Caution reigns in fintech funding, but there are still deals to be done

Opinion 18.07.2023

Caution reigns in fintech funding, but there are still deals to be done

Denis Shafranik for Finextra

Fintech has been the star startup sector of Europe for several years, but it has been one of the hardest hit by recent headwinds. European fintech funding was down a whopping 83% in Q1 of 2023, while deal volume reached its lowest level since the end of 2015. This has left many in the sector concerned about their prospects and ability to raise the cash they need to grow.

There’s no denying that a major reset is underway, following a couple of very frothy years in funding and valuations. But the fintech sector still has massive potential for growth and, behind the scenes, VCs are as busy as ever assessing potential opportunities. However, a more cautious approach means deals are taking longer, as investors place a greater focus on strong fundamentals, and thorough due diligence. Consequently, we should see deal activity pick up in the second half of the year, as this work comes to fruition.

We’ve also seen a substantial shift in the type of fintech businesses attracting the most demand, crystallising the trend away from B2C and towards B2B business models that has gained pace in the last couple of years. B2B fintechs raised almost double that of their B2C peers in Q1 ($950m vs. $596m), while the deal volume was almost three times as high (128 vs. 35).

So, what do fintechs need to know about raising in the current market?

  • Play the long game

Greater caution means VCs are taking a lot longer to push through deals. One of our portfolio companies recently closed a deal that took 12 months from start to finish, while another took nine months, but both ended with a really positive result. There is still demand for fintechs and capital to deploy but whereas before investors would be jumping at opportunities, they are now spending longer building relationships with the team, getting a feel the market opportunity and risks, and then hammering out a deal that works for everybody. Funding is also skewed towards what are either considered market leaders or businesses with strong unit economics and robust teams, plus a strong product.

  • Strategic investors are still in the market

While many traditional VCs are pulling back, corporate VCs (CVCs) are stepping forward. Crunchbase found that in the US, around a quarter of $100m+ deals this year listed a corporate investor as lead or co-lead backer, including names such as Microsoft, Google Ventures and Salesforce. And according to INSEAD, there were a record 1,317 CVC-backed deals globally in Q1 this year. We’ve certainly noticed this trend in Europe, with recent and ongoing deal processes being led by strategic players, whose longer horizons mean they’re less impacted by short-term turbulence and the need to show impressive figures to LPs.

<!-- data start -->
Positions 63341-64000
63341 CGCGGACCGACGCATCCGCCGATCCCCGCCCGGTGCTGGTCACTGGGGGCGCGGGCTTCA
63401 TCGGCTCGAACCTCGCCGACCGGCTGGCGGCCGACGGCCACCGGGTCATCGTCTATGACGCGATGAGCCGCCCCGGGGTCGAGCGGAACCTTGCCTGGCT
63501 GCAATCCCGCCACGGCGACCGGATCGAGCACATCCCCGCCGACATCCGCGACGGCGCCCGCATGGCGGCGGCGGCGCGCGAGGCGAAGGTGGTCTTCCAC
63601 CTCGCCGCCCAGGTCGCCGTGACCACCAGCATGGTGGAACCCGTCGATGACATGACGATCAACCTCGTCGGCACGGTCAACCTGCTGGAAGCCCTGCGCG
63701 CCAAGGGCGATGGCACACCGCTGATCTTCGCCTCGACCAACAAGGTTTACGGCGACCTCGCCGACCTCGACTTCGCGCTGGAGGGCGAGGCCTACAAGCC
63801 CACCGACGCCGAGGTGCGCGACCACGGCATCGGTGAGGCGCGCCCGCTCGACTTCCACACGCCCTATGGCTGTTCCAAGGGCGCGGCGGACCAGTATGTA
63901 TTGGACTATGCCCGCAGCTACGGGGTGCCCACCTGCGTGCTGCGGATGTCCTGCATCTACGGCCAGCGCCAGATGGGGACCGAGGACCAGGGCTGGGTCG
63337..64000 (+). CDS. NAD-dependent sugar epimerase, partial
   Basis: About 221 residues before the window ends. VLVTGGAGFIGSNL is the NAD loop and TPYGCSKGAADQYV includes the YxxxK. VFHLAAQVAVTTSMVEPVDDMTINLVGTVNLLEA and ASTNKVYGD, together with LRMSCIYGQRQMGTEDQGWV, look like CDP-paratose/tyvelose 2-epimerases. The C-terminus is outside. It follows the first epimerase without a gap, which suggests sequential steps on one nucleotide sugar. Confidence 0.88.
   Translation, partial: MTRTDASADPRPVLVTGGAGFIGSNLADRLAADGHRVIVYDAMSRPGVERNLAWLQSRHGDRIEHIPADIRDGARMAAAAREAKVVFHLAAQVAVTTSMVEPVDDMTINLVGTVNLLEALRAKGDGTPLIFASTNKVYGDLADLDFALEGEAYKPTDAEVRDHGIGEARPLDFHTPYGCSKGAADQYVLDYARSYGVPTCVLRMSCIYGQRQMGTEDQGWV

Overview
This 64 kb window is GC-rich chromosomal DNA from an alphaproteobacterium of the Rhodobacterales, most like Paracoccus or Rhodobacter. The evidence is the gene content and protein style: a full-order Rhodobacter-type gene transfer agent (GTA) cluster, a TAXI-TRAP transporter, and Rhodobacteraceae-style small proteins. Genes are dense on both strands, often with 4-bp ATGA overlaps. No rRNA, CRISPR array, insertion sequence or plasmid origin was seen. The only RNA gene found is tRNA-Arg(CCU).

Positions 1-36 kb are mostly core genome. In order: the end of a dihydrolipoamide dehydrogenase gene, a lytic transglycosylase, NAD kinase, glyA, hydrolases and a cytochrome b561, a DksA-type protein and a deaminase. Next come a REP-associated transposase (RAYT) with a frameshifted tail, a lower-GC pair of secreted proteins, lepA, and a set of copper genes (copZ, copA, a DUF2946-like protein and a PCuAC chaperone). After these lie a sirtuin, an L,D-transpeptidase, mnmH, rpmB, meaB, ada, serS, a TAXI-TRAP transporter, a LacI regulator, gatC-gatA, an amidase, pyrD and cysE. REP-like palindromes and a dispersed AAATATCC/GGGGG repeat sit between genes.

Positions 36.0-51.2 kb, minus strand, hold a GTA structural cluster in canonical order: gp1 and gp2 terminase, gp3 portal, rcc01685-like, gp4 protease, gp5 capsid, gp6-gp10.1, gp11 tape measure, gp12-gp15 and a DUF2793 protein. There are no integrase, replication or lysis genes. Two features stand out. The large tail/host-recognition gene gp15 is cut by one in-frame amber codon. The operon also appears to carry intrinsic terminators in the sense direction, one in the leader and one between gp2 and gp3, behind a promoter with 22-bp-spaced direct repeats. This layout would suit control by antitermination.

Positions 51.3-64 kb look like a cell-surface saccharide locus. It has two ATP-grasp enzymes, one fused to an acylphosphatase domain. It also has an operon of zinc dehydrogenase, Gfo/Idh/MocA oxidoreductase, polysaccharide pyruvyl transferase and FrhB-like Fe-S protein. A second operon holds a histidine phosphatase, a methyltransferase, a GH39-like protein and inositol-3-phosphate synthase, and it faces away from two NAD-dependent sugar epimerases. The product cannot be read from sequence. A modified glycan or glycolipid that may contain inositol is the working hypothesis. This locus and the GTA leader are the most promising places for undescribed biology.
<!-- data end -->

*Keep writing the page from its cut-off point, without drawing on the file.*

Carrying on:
CVCs are also momentum driven, having launched funds during the hype years, which must now be deployed. Plus, some feel that it’s good time to invest given valuations have pulled back. Tax-driven funds, such as venture capital trusts (VCTs), are also still deploying.

  • Don’t talk valuations upfront

Valuations were front and centre in the boom years, but nowadays it’s best to leave this discussion for later. Focus on getting investors excited, finding the right chemistry and strategic fit, and then looking at valuations in a realistic and flexible way. The years of 30x valuations are behind us, so look objectively at where your business is and price accordingly, making sure that your unit economics, forecasts, and route to market stand up to scrutiny.

  • New areas of innovation

It’s fair to say that the more generalist areas of fintech are close to saturated. There’s little appetite right now for more online banks, lenders, and payments companies, and last year saw the fall of several more generalist fintechs, including the lender, Bank North and German neobank, Nuri, which failed to secure further backing. Railsr, the embedded finance startup, also recently went into bankruptcy protection, despite once being worth more than $1bn. In contrast, investors are now looking towards more niche fintech businesses in legacy sectors such as healthcare. There are also significant opportunities in areas of corporate finance, such as pensions, asset management, and treasury management, which are still heavily dominated by manual processes. Startups using artificial intelligence to further improve internal functions, whether that is fraud detection or customer support, are also seeing investor interest.

  • Bitcoin, not crypto

The crypto hype is well and truly over, with VC investment dropping 75% year-on year in Q1. But as the wider crypto market has lost its shine, bitcoin has cemented its reputation as secure and stable, with corporates gradually coming on board and use booming in emerging markets. Consequently, bitcoin focused startups are finding themselves increasingly in demand with VCs, particularly those building bitcoin infrastructure around the Lightning Network, which promises to establish the currency as the superior monetary protocol around the world. Funding may have temporarily stalled, but the macro trend of innovation and digitisation within financial services continues apace. There are still plenty of huge problems to solve within the sector, and across wider society, to improve efficiency, productivity, reduce costs, and democratise access to the entire financial services ecosystem. And there are still plenty of passionate entrepreneurs looking to find a gap in the market and make an impact. In short, European fintech has plenty of exciting times to come.

Finextra article